Having observed a number of organisations approach to procuring new IT solutions we have gained a new understanding and insight to the issues that affect successful outcomes. Often the very people charged with the assessment and final selection who may well be highly proficient in the utilization of software are actually not particularly qualified when it comes to the analysis required to arrive at the best possible selection. This role may be better handled by a committed partnership between a software provider working in collaboration with representatives from the internal organisation to identify a specific design and specification brief. This approach recognises the expertise each party brings to the solution – staff from the internal organisation should be the experts on their organisation and the software provider should be the expert on scoping of the software to be developed. The process must be honest, transparent and realistic to achieve an optimum outcome and doesn’t preclude the purchaser going out to tender. If the purchaser goes to market with a poor tender or RFP document the risk becomes that IT companies tell prospective clients what they want to hear, or just make it up as they go, rather than the truth or facts which can unfairly penalize the company making the pitch.
#2 – Collaboration versus the RFP process
Without exception, the RFP’s we have looked at are particularly one-sided with great detail about the expectations and demands of the purchaser but with little or often no consideration to the reality of what is being requested. So while RFP’s may be an academic best practice approach they can also limit the possibilities of forming partnership or acting in co-creation. Our preference is to avoid the RFP process altogether and foster creativity in collaboration, by leveraging the knowledge and experience of both parties. We have found that open transparent and robust debate will invariably deliver superior outcomes, and it seems this is something the RFP process doesn’t naturally allow. The other mistake as we see it is the specification for the project is nearly always ridiculously overly complicated and in some cases we see areas in an RFP that are in direct conflict with each other, in other words some of the design isn’t even possible or if it is, the user experience will be difficult if not impossible. It would seem inexplicably in the specification stage executives can forget to consult the coalface and somehow become curiously disconnected from basic requirements at delivery, which in turn results in the project starting off on the wrong foot.
Real intelligence in design always seeks to simplify even if the specification is highly complex. This alone may be one of the single biggest hurdles to success
#3 – Staged rollouts
Because in software development we are regularly entering uncharted territory (especially when we are developing unique IP) we accept that we don’t know what we don’t know, as theory rarely matches reality. Versions are a fantastic way to implement and rollout less complicated platforms that allow the end user to derive a friendlier experience, ownership and buy-in to the project in turn facilitating feedback which enables fine tuning and cost effective responses for issues we couldn’t possibly have anticipated without this collaboration and feedback. Why? Mostly because the IT vendor can’t and shouldn’t know more about the business end of the client organisation than the client themselves. If we accept this prognosis then the transformation of client’s requirements into a viable IT solution is where a lot of projects derail, simply because so much gets lost in translation.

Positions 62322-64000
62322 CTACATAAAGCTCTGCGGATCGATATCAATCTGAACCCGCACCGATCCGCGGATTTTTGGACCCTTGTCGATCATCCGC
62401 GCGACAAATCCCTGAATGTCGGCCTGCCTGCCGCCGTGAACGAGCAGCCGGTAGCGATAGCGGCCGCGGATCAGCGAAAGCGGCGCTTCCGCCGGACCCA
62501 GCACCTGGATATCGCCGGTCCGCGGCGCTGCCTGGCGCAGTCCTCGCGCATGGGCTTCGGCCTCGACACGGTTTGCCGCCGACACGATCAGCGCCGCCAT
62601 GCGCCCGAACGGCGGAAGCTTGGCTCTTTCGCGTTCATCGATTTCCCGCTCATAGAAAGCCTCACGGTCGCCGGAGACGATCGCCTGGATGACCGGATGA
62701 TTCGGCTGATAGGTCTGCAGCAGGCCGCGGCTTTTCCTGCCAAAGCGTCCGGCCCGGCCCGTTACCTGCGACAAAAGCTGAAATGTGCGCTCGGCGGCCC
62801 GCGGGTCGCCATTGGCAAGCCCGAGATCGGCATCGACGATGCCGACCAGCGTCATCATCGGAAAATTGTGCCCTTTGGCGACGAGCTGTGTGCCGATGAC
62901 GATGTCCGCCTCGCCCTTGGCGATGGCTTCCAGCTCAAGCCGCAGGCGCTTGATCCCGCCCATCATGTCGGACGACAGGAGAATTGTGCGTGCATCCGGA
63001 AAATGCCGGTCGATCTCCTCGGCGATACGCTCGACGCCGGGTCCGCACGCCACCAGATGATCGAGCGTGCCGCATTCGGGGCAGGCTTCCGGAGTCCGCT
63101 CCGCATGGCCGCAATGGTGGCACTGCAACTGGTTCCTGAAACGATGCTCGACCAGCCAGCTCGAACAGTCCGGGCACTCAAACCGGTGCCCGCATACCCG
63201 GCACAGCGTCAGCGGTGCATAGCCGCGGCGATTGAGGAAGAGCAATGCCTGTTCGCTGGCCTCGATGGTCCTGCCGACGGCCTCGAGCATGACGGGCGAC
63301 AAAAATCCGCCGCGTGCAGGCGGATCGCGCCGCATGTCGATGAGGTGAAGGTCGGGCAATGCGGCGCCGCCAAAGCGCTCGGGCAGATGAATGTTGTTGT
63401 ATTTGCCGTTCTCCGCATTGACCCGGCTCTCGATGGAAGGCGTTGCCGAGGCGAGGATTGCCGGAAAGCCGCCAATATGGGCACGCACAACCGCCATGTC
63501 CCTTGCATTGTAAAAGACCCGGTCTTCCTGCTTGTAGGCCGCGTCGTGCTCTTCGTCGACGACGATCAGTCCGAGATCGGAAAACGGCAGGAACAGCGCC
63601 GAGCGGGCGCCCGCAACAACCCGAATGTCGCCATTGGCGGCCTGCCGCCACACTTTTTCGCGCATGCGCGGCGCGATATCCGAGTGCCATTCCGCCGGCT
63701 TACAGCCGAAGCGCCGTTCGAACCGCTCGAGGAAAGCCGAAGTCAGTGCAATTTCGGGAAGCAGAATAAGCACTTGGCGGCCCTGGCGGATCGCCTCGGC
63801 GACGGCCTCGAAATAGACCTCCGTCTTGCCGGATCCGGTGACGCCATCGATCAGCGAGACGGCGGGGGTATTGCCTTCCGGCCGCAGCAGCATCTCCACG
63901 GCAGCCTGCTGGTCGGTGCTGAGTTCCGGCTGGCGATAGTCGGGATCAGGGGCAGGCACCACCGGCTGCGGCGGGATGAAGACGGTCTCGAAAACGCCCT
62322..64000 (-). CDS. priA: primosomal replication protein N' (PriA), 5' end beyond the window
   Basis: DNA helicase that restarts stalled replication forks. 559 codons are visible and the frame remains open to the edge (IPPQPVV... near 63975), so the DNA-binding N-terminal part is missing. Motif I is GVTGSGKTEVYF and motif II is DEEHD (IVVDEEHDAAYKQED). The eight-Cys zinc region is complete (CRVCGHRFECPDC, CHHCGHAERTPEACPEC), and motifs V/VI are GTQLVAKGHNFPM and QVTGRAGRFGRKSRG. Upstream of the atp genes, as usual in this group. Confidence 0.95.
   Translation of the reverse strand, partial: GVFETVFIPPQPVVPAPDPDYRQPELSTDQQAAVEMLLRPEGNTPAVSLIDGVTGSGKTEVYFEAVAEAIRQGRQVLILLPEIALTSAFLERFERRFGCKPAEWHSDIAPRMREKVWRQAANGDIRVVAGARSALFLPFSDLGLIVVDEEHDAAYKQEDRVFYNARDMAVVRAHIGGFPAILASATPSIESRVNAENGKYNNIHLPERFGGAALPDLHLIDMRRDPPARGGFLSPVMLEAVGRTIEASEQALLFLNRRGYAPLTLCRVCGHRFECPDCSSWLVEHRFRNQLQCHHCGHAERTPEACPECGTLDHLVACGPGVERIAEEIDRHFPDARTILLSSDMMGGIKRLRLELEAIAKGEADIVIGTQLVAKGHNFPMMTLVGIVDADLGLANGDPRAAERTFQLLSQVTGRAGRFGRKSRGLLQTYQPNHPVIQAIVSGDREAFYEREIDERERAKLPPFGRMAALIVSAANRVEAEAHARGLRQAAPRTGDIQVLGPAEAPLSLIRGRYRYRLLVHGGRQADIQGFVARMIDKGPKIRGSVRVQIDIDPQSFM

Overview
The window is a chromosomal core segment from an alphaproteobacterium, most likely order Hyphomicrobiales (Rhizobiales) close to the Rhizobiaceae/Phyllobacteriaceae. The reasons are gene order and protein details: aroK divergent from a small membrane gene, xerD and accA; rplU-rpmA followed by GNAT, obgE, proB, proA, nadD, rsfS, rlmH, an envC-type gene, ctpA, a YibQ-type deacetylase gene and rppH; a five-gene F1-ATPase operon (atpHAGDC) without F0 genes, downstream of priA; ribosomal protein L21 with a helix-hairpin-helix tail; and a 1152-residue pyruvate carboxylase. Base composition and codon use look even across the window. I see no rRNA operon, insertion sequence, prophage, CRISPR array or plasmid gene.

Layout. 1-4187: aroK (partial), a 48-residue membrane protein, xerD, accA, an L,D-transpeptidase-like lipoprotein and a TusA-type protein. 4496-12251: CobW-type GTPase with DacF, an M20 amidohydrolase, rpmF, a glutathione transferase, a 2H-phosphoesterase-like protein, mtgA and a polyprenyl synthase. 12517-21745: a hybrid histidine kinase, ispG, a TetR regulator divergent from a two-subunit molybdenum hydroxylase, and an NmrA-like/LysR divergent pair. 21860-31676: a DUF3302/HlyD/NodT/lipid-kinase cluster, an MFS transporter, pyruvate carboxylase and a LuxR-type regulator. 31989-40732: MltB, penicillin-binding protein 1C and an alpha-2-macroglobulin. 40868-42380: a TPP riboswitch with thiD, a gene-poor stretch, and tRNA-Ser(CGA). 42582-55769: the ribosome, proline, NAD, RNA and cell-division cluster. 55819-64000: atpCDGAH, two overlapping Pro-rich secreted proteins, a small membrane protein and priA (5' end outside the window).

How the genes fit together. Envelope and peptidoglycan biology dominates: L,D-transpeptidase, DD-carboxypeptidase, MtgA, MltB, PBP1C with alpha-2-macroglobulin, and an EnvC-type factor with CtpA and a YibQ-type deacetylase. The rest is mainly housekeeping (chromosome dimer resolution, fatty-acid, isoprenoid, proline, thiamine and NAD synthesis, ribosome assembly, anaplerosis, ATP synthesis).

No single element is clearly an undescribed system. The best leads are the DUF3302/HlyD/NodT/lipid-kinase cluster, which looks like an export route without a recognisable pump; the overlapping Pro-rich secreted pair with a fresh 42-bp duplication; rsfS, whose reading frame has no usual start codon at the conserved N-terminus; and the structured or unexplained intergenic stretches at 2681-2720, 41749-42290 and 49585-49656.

#4 – IT Solutions aren’t a substitute for leadership
A good IT platform should enable the organisation to be more effective and efficient and in particular faster and more responsive and in so doing should simplify process and remove barriers in delivery thus creating the opportunity to do more with less which in turn helps lower the cost of doing business. Real time information as a result is available to support better management and response to opportunities.
A temptation presents when the client organisation has deficiencies in its management and seeks to counter this by creating mandatory fields designed purely to react to this issue. The rationale being ‘if we can’t get our people to do what we want them to do by good management/leadership practice’, then we can force them through the design of our software. The problem with this approach is it runs a counter intuitive design which creates more complexity, alienates employees who are then more likely to go about sabotaging the project, something they are particularly well positioned to do should they choose.
#5 – Bigger isn’t necessarily better
Often we see what appear to be requests for proposals that have been crafted in such a way as to deliberately exclude New Zealand or smaller vendors from the selection criteria.
Ironically the NZ IT sector is spectacularly successful in offshore markets and there are numerous examples of world leading approaches that have been created in this country. Why is it that NZ Government and business procurement tenders regularly go to large offshore providers? We know very well that smaller companies that will work in partnership are more flexible and often better able to meet requirements at less cost.
For most organisations today getting your IT strategy right is a make or break proposition simply because of the investment required and the ramifications if things go wrong. The stunning reality would suggest that organisations are slow to learn from previous well documented mistakes of others and if not careful will only be destined to repeat them.